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More power shortages a sure bet in China
( 2003-07-06 13:43) (AFP)

More electricity shortages are a sure bet in power-hungry China as the nation's regulators race to keep pace with the increasing demands of a burgeoning economy, industry experts say.

"Most regions in China are facing shortages of electricity and conditions will worsen during the coming peak season," said Scott Roberts, an analyst with Cambridge Energy Research Associates in Beijing.

"Surging demand, particularly from the booming industrial sector, has put stress on capacity."

China's regional power shortages, which will not be relieved before 2005, can in part be blamed on the sharp fall-off in new plant construction, said Rui Kun, an analyst at Xiangcai Securities.

The power sector was oversupplied in 1996 and 1997, which led to the scrapping of plans to construct new plants, he said.

Since 1998, growth in new plant construction has dropped off to a rate of three to four percent a year, lagging behind China's average gross domestic product growth (GDP) of about seven percent and soaring power consumption, which rose 11.6 percent in 2002.

BNP Paribas analyst Eva Chu said, "The country's slowdown in capacity building has led to increasingly tight power supply, notably in coastal provinces like Shanghai, Zhejiang and Jiangsu."

Increased industrial output, lower prices for high power-consuming appliances such as air-conditioners and computers are causing power shortages in 16 provinces, with the supply in 14 regions under strain, the National Power Network said in a recent report.

It said the risk was that the power shortages could set back the economic development of half of China's provinces in the near future, putting power consumption at 2.09 trillion kilowatts by the end of 2005.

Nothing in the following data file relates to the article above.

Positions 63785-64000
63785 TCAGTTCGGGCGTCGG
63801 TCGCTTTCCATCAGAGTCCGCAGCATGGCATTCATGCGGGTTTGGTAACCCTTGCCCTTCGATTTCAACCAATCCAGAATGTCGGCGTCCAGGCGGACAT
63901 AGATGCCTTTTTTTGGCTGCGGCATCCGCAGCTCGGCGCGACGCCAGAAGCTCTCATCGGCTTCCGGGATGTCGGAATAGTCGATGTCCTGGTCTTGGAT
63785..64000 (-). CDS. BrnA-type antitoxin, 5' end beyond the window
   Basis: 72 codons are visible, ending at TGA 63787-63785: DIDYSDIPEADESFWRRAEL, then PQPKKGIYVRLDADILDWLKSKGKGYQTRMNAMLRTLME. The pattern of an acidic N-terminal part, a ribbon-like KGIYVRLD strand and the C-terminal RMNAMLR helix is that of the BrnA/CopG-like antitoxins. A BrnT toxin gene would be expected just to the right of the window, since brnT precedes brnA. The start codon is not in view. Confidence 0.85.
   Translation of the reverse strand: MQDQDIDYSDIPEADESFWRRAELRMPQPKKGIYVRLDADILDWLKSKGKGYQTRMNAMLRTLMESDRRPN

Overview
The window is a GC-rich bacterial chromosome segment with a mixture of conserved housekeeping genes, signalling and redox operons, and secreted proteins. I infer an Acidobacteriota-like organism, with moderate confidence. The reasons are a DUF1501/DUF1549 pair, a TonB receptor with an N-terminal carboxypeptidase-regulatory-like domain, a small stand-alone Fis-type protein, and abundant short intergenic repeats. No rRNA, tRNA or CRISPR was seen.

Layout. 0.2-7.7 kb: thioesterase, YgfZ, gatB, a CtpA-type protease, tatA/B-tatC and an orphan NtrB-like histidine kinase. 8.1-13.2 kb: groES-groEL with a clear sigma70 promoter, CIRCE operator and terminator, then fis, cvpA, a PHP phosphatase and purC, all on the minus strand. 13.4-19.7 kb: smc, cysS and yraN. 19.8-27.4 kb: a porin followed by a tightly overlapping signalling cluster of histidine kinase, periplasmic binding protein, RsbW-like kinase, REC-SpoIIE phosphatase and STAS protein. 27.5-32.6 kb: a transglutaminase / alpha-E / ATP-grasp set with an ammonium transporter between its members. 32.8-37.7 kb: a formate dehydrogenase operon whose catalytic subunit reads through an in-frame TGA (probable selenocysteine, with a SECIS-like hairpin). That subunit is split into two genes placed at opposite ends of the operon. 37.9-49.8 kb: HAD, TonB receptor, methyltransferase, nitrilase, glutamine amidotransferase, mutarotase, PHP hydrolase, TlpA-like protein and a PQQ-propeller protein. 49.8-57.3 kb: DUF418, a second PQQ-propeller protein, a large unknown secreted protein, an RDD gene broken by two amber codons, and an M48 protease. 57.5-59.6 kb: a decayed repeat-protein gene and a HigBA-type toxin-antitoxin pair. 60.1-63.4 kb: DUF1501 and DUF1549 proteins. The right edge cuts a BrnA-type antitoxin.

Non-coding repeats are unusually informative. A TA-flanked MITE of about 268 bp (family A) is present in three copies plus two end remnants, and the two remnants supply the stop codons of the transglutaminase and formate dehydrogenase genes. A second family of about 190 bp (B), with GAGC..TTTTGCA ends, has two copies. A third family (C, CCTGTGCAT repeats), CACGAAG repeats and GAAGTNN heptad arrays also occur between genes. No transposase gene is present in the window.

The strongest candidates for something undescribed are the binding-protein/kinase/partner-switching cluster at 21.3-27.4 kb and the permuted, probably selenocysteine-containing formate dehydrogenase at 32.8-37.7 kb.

At end-2002, power consumption was put at 1.63 trillion kilowatts.

Against this background, to keep up with demand, the country simply must build new plants.

"It is the only way to solve the shortage problem thoroughly but the construction of a coal-fired power plant which requires the least amount of time takes at least three years," said Rui of Xiangcai Securities.

The Chinese government recently approved the construction of 13 large power plants, which are expected to collectively generate 11.88 million kilowatts a year when they come on stream in 2005.

The massive and controversial Three Gorges hydro-power project will also see two of its 26 generators go on-line in August.

"Without the Three Gorges project, China's power shortage this year would be much worse," said Gu Biquan, a spokesman for Huaneng Power International Company, China's largest power company.

"Supply growth has lagged owing to poor hydro-power conditions, a 'capacity delay' from large hydro-projects still under construction and local developers' concern about new regulatory risks," said Roberts of Cambridge Energy.

"The shortage is a timely reminder that China's ongoing power reforms must prioritise - in addition to the stated goals of lower prices and increased competition - investor sentiment and create incentives for new development," he added.

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